Additionally, as discussed above, municipalities can pass Home Rule petitions to submit to the state asking for a waiver to the preemption protocols to allow them to ban SGARs or ARs on private properties. While Home Rule petitions are admittedly long-shots, as more municipalities submit them on a specific issue, it increases the likelihood the state will review/revise its current guidelines on these chemicals and possibly change them without the need of legislation (as precedent on other environmental issues in the state shows). Municipalities can also adopt a formal Integrated Pest Management (IPM) policy and/or earmark funds to embark on a Contrapest pilot. 

  1. Are there any pieces of proposed legislation at the state level that address SGARs–and what are their current statuses? How can I support them? 

Answer: There are three main pieces of legislation currently being considered on Beacon Hill that can directly impact the availability of SGARs. Two of them have already been discussed here. The first is Arlington’s Home Rule petition to ban SGARs on private property (Arlington has already banned SGARs on its public properties). Even though the bill is specific to Arlington, it must be voted on by the entire state legislature and ultimately approved by the governor for it to pass as law in Arlington. While it only directly affects Arlington, it is still important for people from other towns and cities to support this bill because its passage will establish precedent that other communities can build on when arguing for their own restrictions to SGARs. 

Another proposed bill is titled “An Act Relative to Pesticides,” and informally known as the Hawkins bill, so named after its main sponsor, James Hawkins, a Democrat from the Bristol district of Massachusetts. This bill would basically create a digital database that would track where and when SGARS are being used. This is important as we cannot mitigate what we do not measure. The bill also initially had language requiring pest control professionals to disclose the effects of SGARs on pets and wildlife to customers and get a signed consent form before applying it to their property. However, that language was stripped from the bill and remains absent.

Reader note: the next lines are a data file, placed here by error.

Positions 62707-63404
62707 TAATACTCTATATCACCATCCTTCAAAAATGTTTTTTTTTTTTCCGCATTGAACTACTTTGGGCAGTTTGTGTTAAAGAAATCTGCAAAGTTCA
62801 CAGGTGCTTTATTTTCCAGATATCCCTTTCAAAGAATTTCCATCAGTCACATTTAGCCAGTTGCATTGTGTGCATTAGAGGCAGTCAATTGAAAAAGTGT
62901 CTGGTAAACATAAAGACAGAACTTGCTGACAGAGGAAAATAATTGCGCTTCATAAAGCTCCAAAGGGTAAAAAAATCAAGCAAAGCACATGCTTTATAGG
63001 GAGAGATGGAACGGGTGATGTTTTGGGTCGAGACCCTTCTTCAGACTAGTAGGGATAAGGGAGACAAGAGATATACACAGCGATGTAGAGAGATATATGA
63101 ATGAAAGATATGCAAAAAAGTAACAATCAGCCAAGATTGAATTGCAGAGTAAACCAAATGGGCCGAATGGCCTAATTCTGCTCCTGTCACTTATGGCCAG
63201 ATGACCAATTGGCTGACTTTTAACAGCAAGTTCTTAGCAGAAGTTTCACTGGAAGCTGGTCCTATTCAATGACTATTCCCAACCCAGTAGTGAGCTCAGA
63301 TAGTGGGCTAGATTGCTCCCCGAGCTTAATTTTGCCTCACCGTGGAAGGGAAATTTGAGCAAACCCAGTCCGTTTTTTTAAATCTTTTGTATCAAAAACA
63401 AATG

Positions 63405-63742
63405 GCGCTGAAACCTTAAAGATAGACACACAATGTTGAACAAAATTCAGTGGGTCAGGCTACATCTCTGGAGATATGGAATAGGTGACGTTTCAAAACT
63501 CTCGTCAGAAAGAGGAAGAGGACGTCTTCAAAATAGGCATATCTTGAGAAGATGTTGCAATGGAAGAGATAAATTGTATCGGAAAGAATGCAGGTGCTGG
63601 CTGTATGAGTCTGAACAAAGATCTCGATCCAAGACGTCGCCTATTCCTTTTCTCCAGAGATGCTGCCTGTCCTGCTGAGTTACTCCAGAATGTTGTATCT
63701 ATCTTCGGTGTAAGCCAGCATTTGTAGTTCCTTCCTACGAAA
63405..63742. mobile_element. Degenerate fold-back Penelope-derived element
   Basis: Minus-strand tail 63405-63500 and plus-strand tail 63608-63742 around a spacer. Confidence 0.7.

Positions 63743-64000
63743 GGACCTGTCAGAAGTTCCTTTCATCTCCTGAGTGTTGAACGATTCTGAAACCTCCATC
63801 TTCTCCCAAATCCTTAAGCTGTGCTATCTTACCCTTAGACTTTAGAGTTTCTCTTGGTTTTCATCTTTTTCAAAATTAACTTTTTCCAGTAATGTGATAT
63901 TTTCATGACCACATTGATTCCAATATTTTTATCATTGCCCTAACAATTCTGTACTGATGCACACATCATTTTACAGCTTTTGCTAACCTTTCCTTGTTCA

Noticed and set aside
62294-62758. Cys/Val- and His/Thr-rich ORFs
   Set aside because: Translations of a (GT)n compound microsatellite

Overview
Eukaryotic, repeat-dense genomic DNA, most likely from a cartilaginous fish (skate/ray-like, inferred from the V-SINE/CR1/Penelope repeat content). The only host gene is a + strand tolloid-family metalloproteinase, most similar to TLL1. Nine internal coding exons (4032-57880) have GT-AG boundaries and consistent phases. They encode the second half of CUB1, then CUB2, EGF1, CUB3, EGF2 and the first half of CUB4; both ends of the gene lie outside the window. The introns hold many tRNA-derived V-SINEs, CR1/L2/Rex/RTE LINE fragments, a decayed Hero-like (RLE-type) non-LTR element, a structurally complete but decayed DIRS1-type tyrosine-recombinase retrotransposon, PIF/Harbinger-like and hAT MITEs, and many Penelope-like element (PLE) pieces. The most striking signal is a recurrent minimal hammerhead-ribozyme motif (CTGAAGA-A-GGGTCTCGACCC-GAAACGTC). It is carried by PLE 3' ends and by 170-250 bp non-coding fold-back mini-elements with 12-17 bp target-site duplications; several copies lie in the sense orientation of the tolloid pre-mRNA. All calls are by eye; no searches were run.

Finally, another proposed bill–known informally as the “local control bill”–would offer towns and cities the right to ban pesticides–including rodenticides–without the approval of the state. While this isn’t directly about SGARs, this bill would empower municipalities to ban SGARs and other dangerous chemicals as we are currently prevented by preemption as discussed in # 15. 

As of this writing, all three of these bills had their hearing in the Joint Committee for the Environment and Natural Resources in May 2023 and are awaiting a vote from said Committee. If votes are favorable, they will potentially go on to another Committee and/or then eventually to the House and Senate for respective votes in those chambers as well. SAW strongly endorses all three bills (though it has pushed to add back the language into the Hawkins bill requiring that  pest companies disclose the risks of SGARs to prospective customers). You can find out more about these bills on the “Ways to Get Involved” page.

If you haven’t already, please write to the Committee on the Environment to voice your support for these bills as well as your MA House Rep and Senator to urge them to support these three bills in any way they can. More information can be found on the Save Arlington Wildlife homepage.

  1. I am very worried about the prevalence of SGARs and rat poisons in general in my community and Massachusetts as a whole and want to become more involved in raising awareness and getting them restricted….what can I do? 

Answer: That’s great! Save Arlington Wildlife recently drafted an Activist Toolkit for starting a Save Wildlife initiative or chapter in your own community. Even if you do not want to take your advocacy fully to that level yet, you can borrow tips and guidance from that toolkit and draw from it what your schedule and personal bandwidth allows. You can also visit Save Arlington Wildlife for more information, especially our “Ways to Get Involved” page.